Chapters 13, 14, and 15
Chapters 13, 14, and 15 1230.0
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Date Created: 12/11/15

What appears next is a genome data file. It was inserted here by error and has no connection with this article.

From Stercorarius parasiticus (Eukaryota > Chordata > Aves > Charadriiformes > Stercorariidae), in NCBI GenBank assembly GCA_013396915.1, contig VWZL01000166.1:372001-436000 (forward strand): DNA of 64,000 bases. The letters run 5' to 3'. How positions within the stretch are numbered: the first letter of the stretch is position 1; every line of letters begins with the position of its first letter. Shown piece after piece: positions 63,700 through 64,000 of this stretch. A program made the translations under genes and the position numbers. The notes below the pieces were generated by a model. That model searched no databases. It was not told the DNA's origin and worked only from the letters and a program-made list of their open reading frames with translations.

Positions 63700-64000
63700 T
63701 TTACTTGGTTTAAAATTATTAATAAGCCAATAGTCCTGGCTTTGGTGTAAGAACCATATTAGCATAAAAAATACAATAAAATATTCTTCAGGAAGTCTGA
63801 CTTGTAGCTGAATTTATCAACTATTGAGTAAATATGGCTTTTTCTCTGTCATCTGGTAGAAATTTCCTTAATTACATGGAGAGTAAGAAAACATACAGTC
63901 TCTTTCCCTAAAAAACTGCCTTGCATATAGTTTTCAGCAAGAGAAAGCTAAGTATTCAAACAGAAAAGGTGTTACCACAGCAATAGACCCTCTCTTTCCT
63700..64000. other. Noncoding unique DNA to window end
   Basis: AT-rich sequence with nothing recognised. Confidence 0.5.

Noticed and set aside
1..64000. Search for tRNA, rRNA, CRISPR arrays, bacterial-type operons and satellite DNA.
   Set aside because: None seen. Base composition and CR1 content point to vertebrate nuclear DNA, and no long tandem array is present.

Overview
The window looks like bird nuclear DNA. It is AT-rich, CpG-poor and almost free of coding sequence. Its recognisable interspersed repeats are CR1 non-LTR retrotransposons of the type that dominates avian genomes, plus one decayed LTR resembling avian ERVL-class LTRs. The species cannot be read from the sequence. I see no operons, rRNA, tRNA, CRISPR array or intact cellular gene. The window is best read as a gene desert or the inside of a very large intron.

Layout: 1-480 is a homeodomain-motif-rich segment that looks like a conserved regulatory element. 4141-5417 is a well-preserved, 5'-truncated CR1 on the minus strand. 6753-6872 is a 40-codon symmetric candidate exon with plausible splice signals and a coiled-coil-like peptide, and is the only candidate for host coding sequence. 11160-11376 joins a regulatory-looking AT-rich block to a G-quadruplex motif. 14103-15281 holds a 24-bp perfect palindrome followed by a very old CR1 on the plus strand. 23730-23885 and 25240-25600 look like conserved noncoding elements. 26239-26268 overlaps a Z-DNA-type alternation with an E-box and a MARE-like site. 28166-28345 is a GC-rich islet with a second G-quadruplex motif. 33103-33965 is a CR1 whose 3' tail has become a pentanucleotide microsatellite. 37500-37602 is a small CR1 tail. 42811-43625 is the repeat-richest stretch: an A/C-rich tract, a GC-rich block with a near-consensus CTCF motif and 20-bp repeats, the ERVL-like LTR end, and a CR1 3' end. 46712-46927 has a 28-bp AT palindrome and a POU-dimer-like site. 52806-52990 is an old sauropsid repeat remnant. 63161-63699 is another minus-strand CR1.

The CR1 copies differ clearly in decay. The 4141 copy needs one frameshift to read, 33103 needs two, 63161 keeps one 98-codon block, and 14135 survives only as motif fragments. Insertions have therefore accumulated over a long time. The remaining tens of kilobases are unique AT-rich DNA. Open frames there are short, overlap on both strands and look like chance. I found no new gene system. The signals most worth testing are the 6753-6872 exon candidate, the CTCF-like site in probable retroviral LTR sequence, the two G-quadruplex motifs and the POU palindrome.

Chapter 13 14 and 15 Hearing Science Disorders and Rehabilitation Hearing is the sense of perceiving sound The physical bases include measurements of Frequency Intensity Phase The Psychological or perceptual measures are Pitch Loudness Timbre To be a sound source an object must have mass and elasticity The more elastic the object the more likely it will be a good sound source A waveform is the graph that represents the passage of time showing when the vibrations start and stop Shows all characteristics of a simple sound to be quantified The four quantities that are considered Frequency Duration Amplitude Starting phase Frequency is the number of cycles of vibration that occur in 1 second Amplitude is the measure of distance of how far away from the resting position the soundwave moves Duration is how long the sound lasts Starting phase describes the position of the sound source when the vibration begins The four quantities characterize simple sounds which is a sound that vibrates at a single frequency Complex sounds are vibrations that contain two or more frequencies Rather than using waveforms complex sounds use spectrum to depict them The process of sound propagation is when air molecules closest to the sound source vibrate and bounce off of the surrounding air molecules sending the sound energy in all directions Vertebrates such as mammals are the only animals that have an auditory system per se The auditory system consists of two parts the ear the outer middle and inner ear and the auditory nervous system neural pathways associated nuclei and the brain Consists of the pinna and external auditory meatus EAM Pinna is the visible ap of skin attached to the head The pinna funnels outside sounds into the EAM EMA is a tube that is closed off at one end by the eardrum The Pinna and EAM have the capacity to selectively boost or amplify sounds The tympanic membrane or eardrum forms the boundary between the outer and middle ear Attached to the TM is the malleus which is connected to the incus which is connected to the stapes These three bones are known as the ossicular chain and are the smallest bones in a human At the oor of the middleear cavity is a passageway that connects the middle ear to the back of the throat The passageway is call the Eustachian Tube The ossicles provide a pathway for sound to travel from the outer ear to the inner ear An important role of the middle ear is overcoming the impedance mismatch between the air and uid in the middle ear Like the middle ear the inner ear resides in a hollowed out portion of the temporal bone The inner ear consists of a series of inter connected cavities known as the bony or osseous labyrinth The osseous labyrinth is divided into three distinct areas The cochlea Vestibule Semicircular canals The cochlea is a coiled tube that houses the membranous labyrinth and basilar membrane The basilar membrane is a thin ribbon of tissue One edge is attached to a lip of bone called the osseous spiral lamina The other edge is supported by the spiral ligament The basilar membrane is stiff at one end and loose at the other so it doesn t move in unison This pattern is called the traveling wave The cochlea performs another function that is essential to hearing it converts mechanical energy to electrical energy The process of converting that energy is called transduction and is accomplished by hair cells Which rest of the basilar membrane The bottom of the hair cells are rooted in the basilar membrane While their tips are embedded in the tectorial membrane Sound is now in an electrochemical form that can be interpreted by the brain Information is transmitted from the cochlea by the auditory nerve through the brainstem then the midbrain and finally to the auditory cortex The eighth nerve Which consists of approximately 30000 neurons carries the electrochemical impulses through this channel Information is not transmitted directly to the brain by the eighth nerve Parallel neural pathways run on both sides of the head The impact that hearing loss has on daily life is in uenced by the age of onset severity of the loss and other factors specific to the individual For infants and young children the loss can interfere with typical development of speech language and social skills However hearing loss is not always present at birth Adults can acquire hearing loss at any age Hearing loss varies in configuration and severity from person to person Difficulties can leas individuals with hearing loss to withdraw from activities in their normal lives Audiologist receive specialized training in graduate school to learn how to perform and interpret the tests used to diagnose hearing loss The type of hearing loss is determined by identifying which part or parts of the ear are involved A rudimentary knowledge of the anatomy and physiology of the ear is needed to recognize how the different tests contribute to defining the type of loss Sound travels through the air as a series of waves with their respective compressions and refractions Those sounds reaching the head are gathered by the pinna and carried down the EAM to the tympanic membrane The cochlea acts as a microphone to convert mechanical energy into electrical energy that is then sent to the brain People do not hear with their ears but with their brains the ear is just a means of enabling hearing Sound energy could also reach the inner ear by vibrating the bones of the skull with bone conduction to bypass the conductive mechanism Hearing levels are measured with an audiometer The audiometer uses st to introduce the concept of hearing level Whereas SPL soundpressure level has a specific intensity reference HL refers to the intensity necessary to evoke a threshold response from persons with normal hearing Any threshold greater that 15 dB HL is considered to demonstrate a hearing loss by air conduction bone conduction or both Puretone air and bone conduction testing is performed for each ear individually using an audiometer to determine hearing thresholds at different frequencies measured in Hertz The frequencies that are generated are usually available at octave intervals aver a wide frequency range This type of testing is completed in a soundtreated booth and is a behavioral test Behavioral hearing thresholds can typically be obtained at approximately 6 months of age Air conduction thresholds provide information about the degree of hearing loss When they are obtained in conjunction with bone conduction thresholds the type of hearing loss can be determined Hearing sensitivity is displayed on an audiogram Audiograms are inverted meaning larger numbers are near the bottom and lower are near the top Audiologists plot where the horizontal and vertical axes intersect to show the patient s threshold for each frequency for each ear by both types of conduction Right ear is in red and shown using a circle Left ear is in blue and shown using an X Sound can crossover to the other ear when hearing is not symmetrical and when bone conduction testing is being performed Hearing loss not only results in difficulty hearing certain sounds because of reduced audibility but also can affect the clarity of sounds The speech recognition threshold SRT assesses how intense speech must be to be audible The word recognition score WRS assesses how well speech can be discriminated when loud enough to be heard STRs are customarily measured using twosyllable words called spondees where both syllables are uttered with the same stress Most clinicians measure WRS using lists of 50 oneword syllable phonetically balanced words so called because they contain all the phonemes of the language with their approximate frequencies in connected discourse WRSs are measured in percentages rather than in st People with normal hearing usually have very high WRSs People with conductive hearing loss usually have high WRSs Sensorineural hearing loss has some measurable distortion Usually the greater the sensorineural hearing loss the poorer the WRSs The tests just described need cooperation from the patient and are called subjunctive tests Immittance a combination of impedance and admittance because no system is totally efficient in sound transmittance American National Standards Institute The measurement of the mobility of the tympanic membrane and middleear system is call tympanometry As the air pressure is varied above and below normal atmospheric pressure the tympanic membrane becomes stiffer by being pulled gently into the middle ear and pulled out into the external auditory canal Tympanometry can reveal such conditions as tympanic membrane perforation interruption in the ossicular chain uid in the middle ear or stiffness of the ossicles Whenever a sound is heard it is recognized as changes in electrical activity by a number of relay sites along the auditory path in the brain These early responses are called the auditory brainstem response ABR Used for testing infants from birth to 6 months determining the site of lesion in the auditory pathway and measuring hearing in noncooperative patients The inner ear produces some very faint sounds These sounds have been called spontaneous otoacoustic emissions OAE and are present in about half of all individuals with the normal hearing OEAs are used for screening the hearing of infants and young children They are present when the cochlea is functioning normally and there is no blockage in the outer or middle ear space Hearing status is generally classified as being normal or showing one of three types of hearing loss conductive sensorineural or mixed People with normal hearing sensitivity show auditory thresholds below 15 dB HL at all frequencies Individuals with conductive hearing losses show impairment by air conduction But they have normal conduction by bone The problem most likely resides in the outer in middle ear Degree of hearing loss will vary for air conduction based on the cause and extent of the problem Bone conduction will always remain within the normal range Damage to the outer or middle ear Loss or damage to pinna does not really affect hearing but the collapsing of the EAM will cause problems Otitis media is the primary cause of hearing loss in the middle ear The inner ear is responsible for the body s balance and equilibrium in addition to its role in hearing Damage to the cochlea produces sensoryneural hearing loss May range from very mild sometimes showing virtually normal hearing for low frequencies and depressed hearing for higher frequencies to profound or total hearing loss The thresholds for boneconducted tones and airconducted tones are about the same The degree of speech discrimination difficulty is often linked directly to the degree of hearing loss Usually involves damage to the cochlea or the auditory nerve May occur pre peri or postnatally Prenatal can be inherited or cause by prenatal complications Perinatal are typically caused by some type of birth complication Postnatal are often caused secondary to prolonged otitis media or other infections or even the aging process Could also result from damage or irritation to the auditory nerve that are usually unilateral Most common is acoustic neuroma or a tumor that forms on the vestibular branch of the auditory nerve Usually causes tinnitus and is either rapidly or slowly progressing from mild to total hearing loss Combination of both conductive and sensorineural The amount of Sensorineural is expressed as the difference between 0 dB HL and the bone conduction threshold at each frequency The amount of Conductive is the difference between the bone conduction threshold and the air conduction threshold at each frequency As the Sensorineural component increases the bone conduction threshold becomes higher or lower on the audiogram and as the Conductive component becomes greater the ABG increases Audiologic habilitation services are provided to children who are learning speech and language skills for the first time Audiologic rehabilitation services are provided for adults who need to modify their communication style as a result of an acquired hearing loss The type of hearing devices indicated for individuals with hearing loss depends on a variety of factors Traditional air conduction hearing aids bone conduction hearing aids cochlear implants and assistive listening devices are all options They have 4 basic components Microphone Amplifier Receiver Battery The microphone convert acoustic signals into electrical signals These signals are then passed to the amplifier which increases the amplitude however not all frequencies are amplified the same amount The amplified electrical signals are then sent to the receiver where they are converted back to acoustic signals that are more intense than the original input Advancements in hearing aid technology have led to greater availability to wireless connections to help individuals hear signals from other electronical devices They are available in many different styles and the size has become smaller over time Recommendations for style options take into account the degree and configuration of the hearing loss in addition to patient preferences Some styles are BTE or Behindtheear MiniBTE ITE or intheear CIC or completely intheear RITE or receiverintheear Bone conduction hearing aids are used for individuals with significant conductive losses They consist of a microphone amplifier battery and bone oscillator The bone oscillator replaces the air conduction receiver and is usually placed behind the pinna and can be surgically implanted or held onto the mastoid by a band They can malfunction for many reasons and need to be checked daily It is critical that the hearing aid battery has sufficient voltage to power the aid Only the earmold can be cleaned with water and only after it is removed from the aid If it necessary for the hearing aid to be sent out for repair the audiologist may be able to provide a loaner hearing aid For individuals with severe to profound sensoryneural hearing losses traditional hearing air amplification provides limited or no benefit because of damage within the cochlea There are eligibility guidelines for cochlear implantation imposed by the FDA The implant consists of a microphone a signal processor a transmitter a receiver and an electrode array The signal processor analyzes the input signal and determines how to stimulate the cochlea The transmitter device is held in place by a magnetic force between it and the receiving device that was surgically placed under the skin The main goal of amplification is to increase the auditability of the speech signal Individuals with hearing loss often have difficulty hearing and understanding speech in the presence of background noise and reverberation Reverberations are the sound re ections from hard surfaces Children with hearing losses should be placed in classrooms that have reverberation times no greater than 04 seconds Listening environments can be described in terms of signaltonoise ratio SNR which is the signal intensity minus the noise intensity The more positive the SNR the better the listening situation To improve SNR assistive listening devices ALDs can be used to reduce the levels of background noise and reverberation One such ALD is an FM system For these a teacher wears a microphone that is attached to an FM transmitter The transmitter acts as a mini radio and broadcasts the FM signal to an FM receiver worn by a student Another way to transmit signals is by electromagnetic fields They can be generated by telephone handsets a hearing aid in the telecoil can pick up these signals These ALDs require that the individual with a hearing loss have a receiving device or hearing aid to pick up the signals These devices help individuals to hear important sounds such as fire alarms a baby s cry a telephone or an alarm clock These devices have the ability to increase the intensity of a signal or alter its frequency range so that it is in the listener s audible range Another way to alert someone who has difficulty hearing is to use ashing lights or vibrotactile stimulation In terms of habilitation and rehabilitation wearing the technology and aids is only part of the process The language centers of the brain must be able to make sense of the information received It may be tempting to equate hearing loss and the use of hearing technology with vison loss and the use of correction lenses This is typically not the case with hearing aids and is hardly ever the case with cochlear implants The first few years of a child s life are particularly important in establishing a strong foundation of neurological growth It is critical for hearing losses to be identified as quickly as possible so that hearing technology can be placed before too much developmental time is lost Many children with hearing loss use American Sign Language ASL for communication and may or may not ever utilize hearing technology Children are now screened for hearing loss as newborns There are three levels to the listening development hierarchy Detection Discrimination Identification Detection is the ability to identify when a sound is present versus when it is not present Discrimination is the ability to process the auditory differences between the sounds being heard Identification occurs after the child has learned and comprehends a symbolic representation for the sound Audiological treatments and therapies also include the complex tones in music in order to practice perceiving and comprehending the sounds Most individuals with no hearing aids or spoken language resort to ASL It is not possible to sign ASL simultaneously with spoken English because there are significant differences between grammars Is provided to individuals who need to modify their communication style because of lateonset or acquired hearing loss With hearing loss some portions or even all of a speech message may not be audible and therefore not understood This can cause miscommunications 10 11 Because this type of hearing loss is usually progressive and typically progresses slowly individuals might not recognize that they are experiencing hearing loss and not memory loss Paranoia or social isolation can also develop from these miscommunications Sometimes a great deal of encouragement is required before an individual Will try hearing aids